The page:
Summary: AMD’s RV670 GPU is finally here in the form of the Radeon HD 3800 series. The Radeon 3870 and 3850 feature 320 stream processors, DirectX 10.1 and PCI Express 2.0 support, as well as 4-Way CrossFire. Find out how these boards perform in this article!
While graphics manufacturers like to tout all the technology and performance offered by their flagship high-end graphics cards, it’s the mainstream segment of the graphics market that really moves the bulk of shipments for AMD and NVIDIA in a given month. OEMs like Dell and HP buy these cards by the truckload for use in affordable PCs, while gamers like you and me daydream of owning GeForce 8800 Ultra and Radeon HD 2900 XTs, but actually end up buying 8800 GTs and 2600 XTs in much larger quantities: while there are tens of thousands of enthusiasts willing to fork over $400 or more on a graphics card in a given financial quarter, there are hundreds of thousands who spend $150-$300 on their latest graphics upgrade in that same 3-month time span.
Unfortunately for AMD, they really haven’t had anything to offer in the performance mainstream segment ranging from $200-$300. The Radeon HD 2600 XT carries a $150 MSRP, while the 2900 XT officially starts at $400, leaving a huge hole in AMD’s lineup between the $151-$399 price point.
In late September, AMD quietly unveiled the Radeon HD 2900 Pro and 2900 GT to the public. The release of these GPUs was important for AMD because it finally gave them competitively performing parts in this critical segment – the 2900 GT carried a $200 MSRP while the 2900 Pro sold for $250-$300 – but these cards offered too little, too late, to make much of an impact for AMD financially. Both the 2900 GT and 2900 Pro were only offered by a handful of board manufacturers and in very limited quantities; whenever a few cards would pop up for sale at an online retailer, they would quickly sell out.
These 2900 Pro and GT cards were never meant to be the solution for AMD at the performance mainstream segment. It just wasn’t practical for AMD to offer these cards at such low price points. After all, the 2900 Pro and 2900 GT both used the exact same R600 GPU found in the high-end Radeon HD 2900 XT. The boards also used the same PCB and cooling found on the 2900 XT. For all intents and purposes, AMD was basically holding a closeout sale on R600 with these cards. AMD and their board partners were essentially taking cards that once sold for $400 and giving them away for $200-$300.
As you can imagine, this wasn’t a very effective way for AMD to make money.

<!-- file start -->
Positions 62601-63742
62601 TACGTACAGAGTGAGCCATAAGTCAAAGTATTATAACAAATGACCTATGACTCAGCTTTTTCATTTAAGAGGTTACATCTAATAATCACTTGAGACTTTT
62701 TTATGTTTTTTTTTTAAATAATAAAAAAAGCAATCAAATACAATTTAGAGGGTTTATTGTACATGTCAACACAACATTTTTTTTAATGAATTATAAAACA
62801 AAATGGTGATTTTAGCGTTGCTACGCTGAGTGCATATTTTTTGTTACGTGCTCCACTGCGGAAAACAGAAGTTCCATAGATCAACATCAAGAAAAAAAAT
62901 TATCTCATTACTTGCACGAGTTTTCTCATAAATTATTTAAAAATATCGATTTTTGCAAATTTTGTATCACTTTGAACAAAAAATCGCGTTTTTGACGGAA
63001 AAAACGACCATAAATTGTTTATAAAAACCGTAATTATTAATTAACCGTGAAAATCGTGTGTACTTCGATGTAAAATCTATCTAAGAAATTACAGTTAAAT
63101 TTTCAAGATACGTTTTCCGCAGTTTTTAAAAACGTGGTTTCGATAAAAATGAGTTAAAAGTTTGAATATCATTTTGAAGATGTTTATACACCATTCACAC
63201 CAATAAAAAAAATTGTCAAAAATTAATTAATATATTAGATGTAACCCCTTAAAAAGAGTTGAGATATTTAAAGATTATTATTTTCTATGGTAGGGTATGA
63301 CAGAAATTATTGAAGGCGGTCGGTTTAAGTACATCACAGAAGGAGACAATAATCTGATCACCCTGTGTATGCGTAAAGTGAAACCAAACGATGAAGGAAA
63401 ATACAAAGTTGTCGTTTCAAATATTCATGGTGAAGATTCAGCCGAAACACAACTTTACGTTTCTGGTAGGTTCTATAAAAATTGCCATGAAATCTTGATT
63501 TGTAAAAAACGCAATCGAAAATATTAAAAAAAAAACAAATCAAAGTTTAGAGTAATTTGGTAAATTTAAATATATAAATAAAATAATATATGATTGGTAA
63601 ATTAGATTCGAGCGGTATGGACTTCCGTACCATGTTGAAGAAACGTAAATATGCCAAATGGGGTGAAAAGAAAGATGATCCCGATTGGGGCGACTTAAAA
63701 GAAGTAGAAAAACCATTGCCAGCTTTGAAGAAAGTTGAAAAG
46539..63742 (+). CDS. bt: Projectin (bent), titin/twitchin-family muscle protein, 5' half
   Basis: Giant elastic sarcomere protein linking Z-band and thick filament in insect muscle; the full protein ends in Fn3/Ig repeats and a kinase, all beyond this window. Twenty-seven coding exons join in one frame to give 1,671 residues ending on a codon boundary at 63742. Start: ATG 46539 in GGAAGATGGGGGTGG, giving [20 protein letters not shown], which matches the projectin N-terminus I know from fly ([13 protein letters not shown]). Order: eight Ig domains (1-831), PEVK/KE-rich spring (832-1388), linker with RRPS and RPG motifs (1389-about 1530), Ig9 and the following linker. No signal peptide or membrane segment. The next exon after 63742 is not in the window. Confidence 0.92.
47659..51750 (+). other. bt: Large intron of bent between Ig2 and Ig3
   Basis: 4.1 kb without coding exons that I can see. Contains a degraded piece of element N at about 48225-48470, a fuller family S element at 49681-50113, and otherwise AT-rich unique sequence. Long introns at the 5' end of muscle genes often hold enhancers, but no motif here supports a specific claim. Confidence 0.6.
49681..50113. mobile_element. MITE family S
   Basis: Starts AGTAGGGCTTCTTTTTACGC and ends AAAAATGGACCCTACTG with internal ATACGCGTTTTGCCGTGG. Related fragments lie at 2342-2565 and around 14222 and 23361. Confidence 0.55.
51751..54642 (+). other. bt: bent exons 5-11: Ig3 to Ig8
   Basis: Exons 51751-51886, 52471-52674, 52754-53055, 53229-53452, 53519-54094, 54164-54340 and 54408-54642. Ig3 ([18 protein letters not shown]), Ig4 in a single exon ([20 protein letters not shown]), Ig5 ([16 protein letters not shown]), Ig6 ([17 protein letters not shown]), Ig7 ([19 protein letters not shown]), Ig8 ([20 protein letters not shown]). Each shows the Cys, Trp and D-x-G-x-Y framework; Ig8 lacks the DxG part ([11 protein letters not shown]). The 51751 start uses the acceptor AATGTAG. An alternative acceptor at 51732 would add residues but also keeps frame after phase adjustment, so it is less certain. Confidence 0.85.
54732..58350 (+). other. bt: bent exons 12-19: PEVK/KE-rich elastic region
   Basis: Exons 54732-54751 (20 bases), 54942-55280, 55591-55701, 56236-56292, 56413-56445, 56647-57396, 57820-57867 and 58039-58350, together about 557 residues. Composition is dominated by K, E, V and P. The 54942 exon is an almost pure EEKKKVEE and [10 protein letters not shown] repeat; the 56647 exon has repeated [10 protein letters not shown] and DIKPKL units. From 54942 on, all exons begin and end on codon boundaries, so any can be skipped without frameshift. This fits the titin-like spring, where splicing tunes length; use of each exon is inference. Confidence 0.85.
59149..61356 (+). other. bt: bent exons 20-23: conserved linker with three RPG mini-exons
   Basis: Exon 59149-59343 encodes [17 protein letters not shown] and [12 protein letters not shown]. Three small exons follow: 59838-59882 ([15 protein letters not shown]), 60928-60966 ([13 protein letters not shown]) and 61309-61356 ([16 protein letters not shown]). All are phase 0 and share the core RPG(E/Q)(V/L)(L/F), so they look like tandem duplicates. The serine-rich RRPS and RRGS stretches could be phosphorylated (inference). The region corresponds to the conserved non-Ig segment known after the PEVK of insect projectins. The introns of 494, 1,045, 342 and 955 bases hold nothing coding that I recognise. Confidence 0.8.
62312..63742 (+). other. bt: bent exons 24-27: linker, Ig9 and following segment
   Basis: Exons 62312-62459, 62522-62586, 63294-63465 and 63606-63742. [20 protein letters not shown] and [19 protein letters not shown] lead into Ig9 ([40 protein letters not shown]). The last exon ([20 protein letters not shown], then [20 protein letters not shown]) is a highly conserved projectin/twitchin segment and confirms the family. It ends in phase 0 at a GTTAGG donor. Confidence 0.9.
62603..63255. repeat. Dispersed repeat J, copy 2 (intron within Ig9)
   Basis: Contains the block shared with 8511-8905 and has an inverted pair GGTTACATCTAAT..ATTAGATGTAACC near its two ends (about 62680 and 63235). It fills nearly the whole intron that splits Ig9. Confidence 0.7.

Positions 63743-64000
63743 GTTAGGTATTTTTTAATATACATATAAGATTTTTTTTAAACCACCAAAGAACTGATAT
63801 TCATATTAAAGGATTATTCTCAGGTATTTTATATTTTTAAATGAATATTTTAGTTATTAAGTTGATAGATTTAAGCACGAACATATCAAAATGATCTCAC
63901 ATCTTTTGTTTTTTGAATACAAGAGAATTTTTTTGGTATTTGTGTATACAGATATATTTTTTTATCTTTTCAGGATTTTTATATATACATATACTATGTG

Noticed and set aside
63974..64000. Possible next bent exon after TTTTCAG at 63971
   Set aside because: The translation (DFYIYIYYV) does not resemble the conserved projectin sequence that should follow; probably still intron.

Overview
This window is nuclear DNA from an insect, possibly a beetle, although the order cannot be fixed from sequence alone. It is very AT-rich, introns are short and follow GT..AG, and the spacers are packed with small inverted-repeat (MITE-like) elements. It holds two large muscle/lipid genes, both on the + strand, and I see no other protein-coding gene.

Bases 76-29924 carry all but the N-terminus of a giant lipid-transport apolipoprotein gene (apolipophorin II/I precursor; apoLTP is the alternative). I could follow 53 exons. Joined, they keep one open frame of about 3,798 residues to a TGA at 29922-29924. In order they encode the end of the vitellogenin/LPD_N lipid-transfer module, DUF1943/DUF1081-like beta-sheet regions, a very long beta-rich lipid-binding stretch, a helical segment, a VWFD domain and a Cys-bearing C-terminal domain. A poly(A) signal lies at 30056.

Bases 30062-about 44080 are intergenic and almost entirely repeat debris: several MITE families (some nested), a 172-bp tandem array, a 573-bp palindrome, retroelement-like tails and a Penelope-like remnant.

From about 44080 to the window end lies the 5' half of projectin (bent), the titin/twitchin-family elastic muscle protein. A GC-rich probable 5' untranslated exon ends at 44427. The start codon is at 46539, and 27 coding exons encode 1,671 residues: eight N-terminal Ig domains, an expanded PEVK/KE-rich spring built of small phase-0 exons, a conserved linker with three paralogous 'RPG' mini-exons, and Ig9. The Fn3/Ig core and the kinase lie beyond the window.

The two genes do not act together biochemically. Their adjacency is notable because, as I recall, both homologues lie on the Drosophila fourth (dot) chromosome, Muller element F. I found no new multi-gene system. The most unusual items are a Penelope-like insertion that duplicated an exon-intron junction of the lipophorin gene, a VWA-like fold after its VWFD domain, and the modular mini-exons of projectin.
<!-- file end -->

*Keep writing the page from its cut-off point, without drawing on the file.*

AMD needed a real solution to the problem at the $200-$300 price point and they needed one fast: with the avalanche of new games coming out for the holidays, countless gamers and hardware enthusiasts will be upgrading their PCs over the next 30 days. To add insult to injury, NVIDIA just released the GeForce 8800 GT 512MB at the $250-$300 price point and the card sold out everywhere within hours of its release!
Today’s introduction of the Radeon HD 3850 and Radeon HD 3870 are meant to address this issue. The GPUs are built around a new 55-nm manufacturing process, making them cheaper for AMD to manufacture. Yet both chips feature 320 stream processing units, just like the 2900 XT! Let’s see what else is new about these cards…
At the heart of the Radeon HD 3850 and 3870 lies AMD’s brand new RV670 GPU. RV670 is built largely on the R600 GPU used today in the Radeon HD 2900 XT, the chip features 320 stream processors, just like R600, only it has been updated to include support for UVD, providing full HD decode for H.264 and VC-1. RV670 has also been updated to support DirectX 10.1 and PCI Express 2.0.
The following table summarizes the features found in the Radeon HD 3850 and Radeon HD 3870, and how they compare to AMD’s Radeon HD 2900 XT:
55-nm manufacturing process
As you can see in the chart above, the RV670 chip used in the Radeon HD 3870 and 3850 is built on TSMC’s 55-nm manufacturing process. Moving to a smaller process allows AMD to integrate all of the key features found in R600, including all 320 stream processors, and still manufacture the chip affordably. To further reduce costs, AMD even managed to remove unneeded transistors from R600; moving to a narrower 256-bit memory interface also helps reduce AMD’s manufacturing costs for RV670.
As you can see in the image above, thanks to the 55-nm process, RV670 boasts a much smaller die: 192 square millimeters in RV670 versus R600’s 408 square millimeters. This allows AMD to get twice as many RV670 chips from a single silicon wafer in comparison to R600, assuming equal yields.
Another benefit of the smaller process is reduced power consumption. RV670 needs only one 6-pin PCIe power connector in order to operate. With lower power consumption, the chip also generates less heat. This allows AMD to cool the chip with just a single-slot heatsink/fan unit in the case of the Radeon HD 3850.
AMD’s Radeon HD 3870 and 3850 are the first GPUs on the market to support DirectX 10.1, which will make its debut with the first service pack for Windows Vista sometime next year. DirectX 10.1 is an update to the original DirectX 10 spec released earlier this year with Windows Vista. The most notable addition to DirectX 10.1 is arguably support for real-time global illumination, which should allow developers to provide better lighting and shadows in their games.
DirectX 10.1 also provides pre-defined AA sample patterns that all DX10.1 compliant cards must support. This ensures a more consistent minimum level of AA image quality across all DX10.1 cards regardless of manufacturer (board manufacturers are also free to use their own custom sample patterns for even better AA quality).
RV670 fully supports PCIe 2.0. PCIe 2.0 offers double the bandwidth of PCIe 1.1; 8.0GB/sec in each direction, providing a total of 16GB/sec of total memory bandwidth.
PowerPlay and CrossFire X
In addition to the smaller manufacturing process AMD has added a new embedded power state controller to further address RV670’s power draw. This controller monitors the GPU’s command buffer to see how extensively the GPU is being used. If the GPU is only partially taxed, the power state controller can then power down parts of the chip that aren’t being used. According to AMD “engine and memory clocks, voltages, clock gating and other parameters can be altered” as needed.